Although commercially-insured hospice service users in this study are small in number, they are a relatively diverse group of individuals ranging in age from 0 to 88 years with a wide variety of terminal conditions including rare congenital diseases and common cancers. From a diagnostic standpoint, these individuals generally resemble hospice service users in the US. However, commercially-insured hospice users had a higher percentage of AIDS diagnoses and a lower percentage of circulatory disorders and heart disease conditions than the entire population.

The diversity of commercial hospice service users is further noted by differences in cost and service utilization across terminal diagnosis categories. Episode use and cost patterns for individuals with all cancers (breast, lung and other) appeared to be relatively similar, but individuals with "Other" conditions (non-AIDS, non-cancer) tended to have shorter episodes, lower payments, younger ages and a lower use of home health services than those with cancer. Individuals with AIDS tended to be younger, have longer episodes, higher payments and used home health services more often than those with cancer.

Mean payments per hospice episode were relatively low, $2,951 for hospice services and a similar amount for non-hospice medical services ($3,114). Spreading the cost across the entire insured population, hospice service payments per covered life were nominal, around $1.18 per covered life per year. On average, total (hospice and non-hospice) payments for the entire time period covering the 60 day pre-episode period, the hospice episode and the 60 day post-episode period were about $20,000, around $14.50 per covered life per year for all care.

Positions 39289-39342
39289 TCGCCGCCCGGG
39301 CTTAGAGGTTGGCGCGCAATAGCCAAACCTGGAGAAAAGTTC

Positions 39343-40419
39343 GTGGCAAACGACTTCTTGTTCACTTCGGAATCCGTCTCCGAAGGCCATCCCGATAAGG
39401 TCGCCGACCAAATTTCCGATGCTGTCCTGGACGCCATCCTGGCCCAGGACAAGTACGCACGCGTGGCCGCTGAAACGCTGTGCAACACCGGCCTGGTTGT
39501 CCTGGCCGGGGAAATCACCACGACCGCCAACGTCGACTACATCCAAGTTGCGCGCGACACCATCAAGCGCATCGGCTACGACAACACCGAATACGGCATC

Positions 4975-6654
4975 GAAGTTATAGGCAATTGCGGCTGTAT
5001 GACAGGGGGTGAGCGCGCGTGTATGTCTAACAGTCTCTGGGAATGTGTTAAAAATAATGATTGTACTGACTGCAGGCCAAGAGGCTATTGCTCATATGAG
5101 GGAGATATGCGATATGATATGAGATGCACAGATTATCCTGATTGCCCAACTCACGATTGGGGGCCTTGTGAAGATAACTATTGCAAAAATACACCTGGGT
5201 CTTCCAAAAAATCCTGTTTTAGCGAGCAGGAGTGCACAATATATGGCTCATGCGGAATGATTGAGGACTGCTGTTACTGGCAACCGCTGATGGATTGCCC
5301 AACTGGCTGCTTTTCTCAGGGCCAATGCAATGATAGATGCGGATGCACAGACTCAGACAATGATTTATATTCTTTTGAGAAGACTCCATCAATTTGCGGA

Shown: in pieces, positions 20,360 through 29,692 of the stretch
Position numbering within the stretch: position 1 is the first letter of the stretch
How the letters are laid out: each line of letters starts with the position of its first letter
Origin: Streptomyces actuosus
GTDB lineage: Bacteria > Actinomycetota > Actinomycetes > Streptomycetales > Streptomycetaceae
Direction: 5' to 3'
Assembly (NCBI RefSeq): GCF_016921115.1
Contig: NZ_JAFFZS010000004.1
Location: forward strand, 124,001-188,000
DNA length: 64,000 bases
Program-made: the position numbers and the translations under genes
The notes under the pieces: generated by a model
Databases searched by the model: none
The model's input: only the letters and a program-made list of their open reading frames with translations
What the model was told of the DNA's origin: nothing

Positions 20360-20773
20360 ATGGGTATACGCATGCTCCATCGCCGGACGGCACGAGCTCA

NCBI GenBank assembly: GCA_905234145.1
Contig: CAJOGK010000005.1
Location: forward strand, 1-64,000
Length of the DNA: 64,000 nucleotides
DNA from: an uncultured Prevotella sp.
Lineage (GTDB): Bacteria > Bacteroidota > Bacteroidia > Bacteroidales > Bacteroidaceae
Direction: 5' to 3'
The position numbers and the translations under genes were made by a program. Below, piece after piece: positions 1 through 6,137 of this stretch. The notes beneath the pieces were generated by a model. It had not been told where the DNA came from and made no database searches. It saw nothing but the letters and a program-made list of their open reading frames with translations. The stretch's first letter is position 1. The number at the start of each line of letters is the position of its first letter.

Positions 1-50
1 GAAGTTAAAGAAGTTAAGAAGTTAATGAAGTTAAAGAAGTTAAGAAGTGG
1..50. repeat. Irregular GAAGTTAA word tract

Perhaps the most striking finding of this study is the degree to which commercial plans deviate from the Medicare hospice model, both in terms of the nature of the population served (age) and in benefits administration. A minority of plans adhere to the government model -- described as rule-bound, proscriptive. Most commercial plans seem to administer their hospice benefits with a fair modicum of flexibility, accommodating the needs and desires of patients and families. It is also clear, however, that commercial plans can afford this flexibility given the low demand for the service in their covered populations. While we did not examine hospice in the non-fee-for-service environment, we did detect a small but potentially significant groundswell of plans, PPOs in particular, opting to carve out and/or unbundle their hospice benefit and link it to case management. These unbundled, carved-out and case-managed models are ripe for further investigation as the federal government explores options for its Medicare hospice benefit and as commercial plans seek to restructure their hospice benefits so they are appropriate and cost-effective for their covered populations.

The Full Report is also available from the DALTCP website ( or directly at